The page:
13 January 2016

Jairus' Wife: Asleep?

Luke 8:40-56

They were all weeping and wailing for her; but he said, ‘Do not weep; for she is not dead but sleeping.’ And they laughed at him, knowing that she was dead. (Luke 8:52-53)

Is this a joke -
not taking us seriously
as thinking adults?
Do you think we can't see
the grim reality,
do you think it will help us
to pretend she's not dead?

Are you a fool
unable to face reality,
needing delusions
to find comfort from pain,
ignoring in vain
what cannot be undone,
as though calling death sleep
could wake her again?

Is this a comfort,
telling me she is in peace,
not in fear and not in pain?
Are you saying she is fine,
that I need not pine -
that death is not a threat,
but peace and quiet rest?

Is this a promise,
a still and gentle hope
that death is not the end?
That she will be returned to me,
and we shall reunited be -
that death's not irreversible
and sleepers will awake?


[13. January 2016]

Play Bach's "Sleepers Awake" after that last line ;-)

This is the result of talking about death and funerals these past two days, during a course on how to do weddings, baptisms and funerals. This morning my classmates and I had the opportunity to look at different texts (poetic and biblical) and pictures concerning death and collect our thoughts to them (as preparation for funeral sermons). Anyway all of that seems to have seeped in somehow and I found myself scribbling this during lunch.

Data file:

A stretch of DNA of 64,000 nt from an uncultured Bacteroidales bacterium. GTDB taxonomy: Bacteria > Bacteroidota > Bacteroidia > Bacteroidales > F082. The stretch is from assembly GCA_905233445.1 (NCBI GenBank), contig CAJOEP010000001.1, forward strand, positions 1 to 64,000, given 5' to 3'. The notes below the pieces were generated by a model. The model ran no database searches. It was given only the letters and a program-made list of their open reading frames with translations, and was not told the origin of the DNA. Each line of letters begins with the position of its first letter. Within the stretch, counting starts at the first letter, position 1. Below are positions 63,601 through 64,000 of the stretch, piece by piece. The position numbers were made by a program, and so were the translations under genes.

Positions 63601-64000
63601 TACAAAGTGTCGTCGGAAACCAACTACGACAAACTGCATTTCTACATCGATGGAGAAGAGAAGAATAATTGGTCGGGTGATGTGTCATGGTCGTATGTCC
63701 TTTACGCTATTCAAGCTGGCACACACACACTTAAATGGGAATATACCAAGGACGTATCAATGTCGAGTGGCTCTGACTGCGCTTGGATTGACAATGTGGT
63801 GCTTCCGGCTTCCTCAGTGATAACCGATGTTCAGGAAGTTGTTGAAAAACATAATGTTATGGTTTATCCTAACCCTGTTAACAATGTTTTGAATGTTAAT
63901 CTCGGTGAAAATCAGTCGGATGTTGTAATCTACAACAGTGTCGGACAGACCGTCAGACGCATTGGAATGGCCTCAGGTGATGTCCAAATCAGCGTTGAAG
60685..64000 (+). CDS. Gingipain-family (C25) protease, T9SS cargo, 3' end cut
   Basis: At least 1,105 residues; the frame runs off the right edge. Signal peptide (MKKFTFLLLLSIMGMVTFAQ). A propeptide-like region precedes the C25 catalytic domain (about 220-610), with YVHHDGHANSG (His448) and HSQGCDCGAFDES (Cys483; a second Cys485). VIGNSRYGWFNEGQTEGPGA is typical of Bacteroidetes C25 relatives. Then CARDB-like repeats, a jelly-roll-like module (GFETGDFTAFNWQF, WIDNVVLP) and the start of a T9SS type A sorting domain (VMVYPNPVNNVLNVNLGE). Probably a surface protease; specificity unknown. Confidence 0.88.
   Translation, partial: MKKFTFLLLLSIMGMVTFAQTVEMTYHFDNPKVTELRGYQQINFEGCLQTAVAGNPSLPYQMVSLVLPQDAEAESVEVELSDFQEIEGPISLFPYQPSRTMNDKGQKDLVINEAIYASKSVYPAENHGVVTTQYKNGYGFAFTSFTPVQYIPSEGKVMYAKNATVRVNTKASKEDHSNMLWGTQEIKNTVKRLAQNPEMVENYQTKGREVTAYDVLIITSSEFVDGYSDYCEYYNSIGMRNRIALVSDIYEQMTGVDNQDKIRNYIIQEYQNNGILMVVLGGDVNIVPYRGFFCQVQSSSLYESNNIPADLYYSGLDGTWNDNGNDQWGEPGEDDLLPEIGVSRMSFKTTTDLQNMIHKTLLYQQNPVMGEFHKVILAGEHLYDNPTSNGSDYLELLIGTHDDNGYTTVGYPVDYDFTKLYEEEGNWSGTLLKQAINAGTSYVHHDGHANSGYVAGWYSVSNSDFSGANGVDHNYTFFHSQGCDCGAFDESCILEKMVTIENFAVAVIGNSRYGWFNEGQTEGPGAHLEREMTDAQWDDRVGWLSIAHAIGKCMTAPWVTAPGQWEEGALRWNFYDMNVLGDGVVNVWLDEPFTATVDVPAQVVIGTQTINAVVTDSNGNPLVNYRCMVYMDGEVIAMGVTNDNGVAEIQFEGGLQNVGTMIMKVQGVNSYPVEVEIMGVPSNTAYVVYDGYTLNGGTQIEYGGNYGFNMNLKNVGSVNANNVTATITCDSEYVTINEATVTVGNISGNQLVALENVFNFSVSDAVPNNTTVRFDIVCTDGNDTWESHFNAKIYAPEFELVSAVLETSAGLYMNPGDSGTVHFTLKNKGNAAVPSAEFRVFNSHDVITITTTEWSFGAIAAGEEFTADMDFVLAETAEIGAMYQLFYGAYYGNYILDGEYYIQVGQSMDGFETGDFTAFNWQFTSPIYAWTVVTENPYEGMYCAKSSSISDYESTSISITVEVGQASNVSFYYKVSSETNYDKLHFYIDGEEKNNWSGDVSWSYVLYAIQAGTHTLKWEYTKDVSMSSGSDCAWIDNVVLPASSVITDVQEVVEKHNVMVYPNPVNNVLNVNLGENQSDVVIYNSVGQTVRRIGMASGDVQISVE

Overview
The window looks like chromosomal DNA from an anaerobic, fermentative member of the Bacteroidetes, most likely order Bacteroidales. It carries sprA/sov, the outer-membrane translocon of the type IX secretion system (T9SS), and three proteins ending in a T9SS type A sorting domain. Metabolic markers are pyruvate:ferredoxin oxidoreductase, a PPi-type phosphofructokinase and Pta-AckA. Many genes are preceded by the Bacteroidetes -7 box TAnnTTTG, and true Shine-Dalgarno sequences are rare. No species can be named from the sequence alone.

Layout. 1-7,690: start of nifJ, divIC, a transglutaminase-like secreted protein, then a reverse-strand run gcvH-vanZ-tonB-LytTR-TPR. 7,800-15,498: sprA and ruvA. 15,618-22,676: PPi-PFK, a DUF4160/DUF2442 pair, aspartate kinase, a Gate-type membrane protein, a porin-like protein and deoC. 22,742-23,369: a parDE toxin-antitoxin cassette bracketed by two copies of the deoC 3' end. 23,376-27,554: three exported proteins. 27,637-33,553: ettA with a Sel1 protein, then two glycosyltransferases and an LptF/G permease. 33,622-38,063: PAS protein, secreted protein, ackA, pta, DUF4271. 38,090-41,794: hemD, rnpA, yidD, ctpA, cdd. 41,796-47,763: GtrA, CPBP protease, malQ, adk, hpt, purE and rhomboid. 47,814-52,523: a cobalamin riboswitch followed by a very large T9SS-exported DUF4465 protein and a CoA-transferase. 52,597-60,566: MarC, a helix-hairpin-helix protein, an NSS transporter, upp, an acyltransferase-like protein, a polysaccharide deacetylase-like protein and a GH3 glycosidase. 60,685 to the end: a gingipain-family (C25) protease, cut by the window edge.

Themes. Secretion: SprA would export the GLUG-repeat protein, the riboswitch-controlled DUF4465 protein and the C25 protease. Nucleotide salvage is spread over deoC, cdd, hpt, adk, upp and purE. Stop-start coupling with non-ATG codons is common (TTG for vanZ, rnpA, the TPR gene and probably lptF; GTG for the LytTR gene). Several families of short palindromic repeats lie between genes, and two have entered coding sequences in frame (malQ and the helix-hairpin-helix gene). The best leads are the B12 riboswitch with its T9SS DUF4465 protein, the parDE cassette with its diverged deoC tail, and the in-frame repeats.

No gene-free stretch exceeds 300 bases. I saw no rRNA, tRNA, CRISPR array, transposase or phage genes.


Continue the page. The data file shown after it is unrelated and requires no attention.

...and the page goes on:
In the background of this is on the one hand the story of Jairus' daughter - a girl who died and was raised back to life by Jesus. On the other hand I was thinking of the situations of families who have just experienced a loss. As a pastor one visits the family, partly to be with them in that time (some deaths are harder to deal with than others - I've been at three difficult funerals so far where someone died young, unexpectedly, or even before being born) and partly with the aim of organising the funeral (e.g. what songs will we sing, what text should the pastor preach on, plus preparing a short biography of the deceased which either the family or the pastor will share during the service).

One challenge is to not give the mourning family unhelpful answers. So: what with Jesus' statement that Jairus' daughter was "just sleeping"? Is that a helpful way to talk about death? In the texts and images I looked at this morning there were various different metaphors, ideas and images for death. So here I thought I'd look at this image of "sleeping". It can be taken as a kind of affront (stanza 1), or as an unhelpful delusion (stanza 2) - or as a comfort (stanza 3) or hope for resurrection (stanza 4). I believe in stanza 3 and 4. I also view this as a kind of "progress" from being closed off and suspicious (stanza 1+2) to opening up to the positive meaning in what Jesus said (stanza 3+4). Sometimes we also need to leave people time to get to that point.

And: I wanted to leave this all as questions. I think we need to give the bereaved the space to ask questions. And I believe the best way to understand what resurrection and life after death means is to ask questions, to imagine, to use images and metaphors, because until we are there we only see "through a glass darkly" (1 Cor 13:12).

Jairus' daughter's poem is here.

Picture by Carl Bloch - I love it: mother and daughter, and Jesus on his way in the background...

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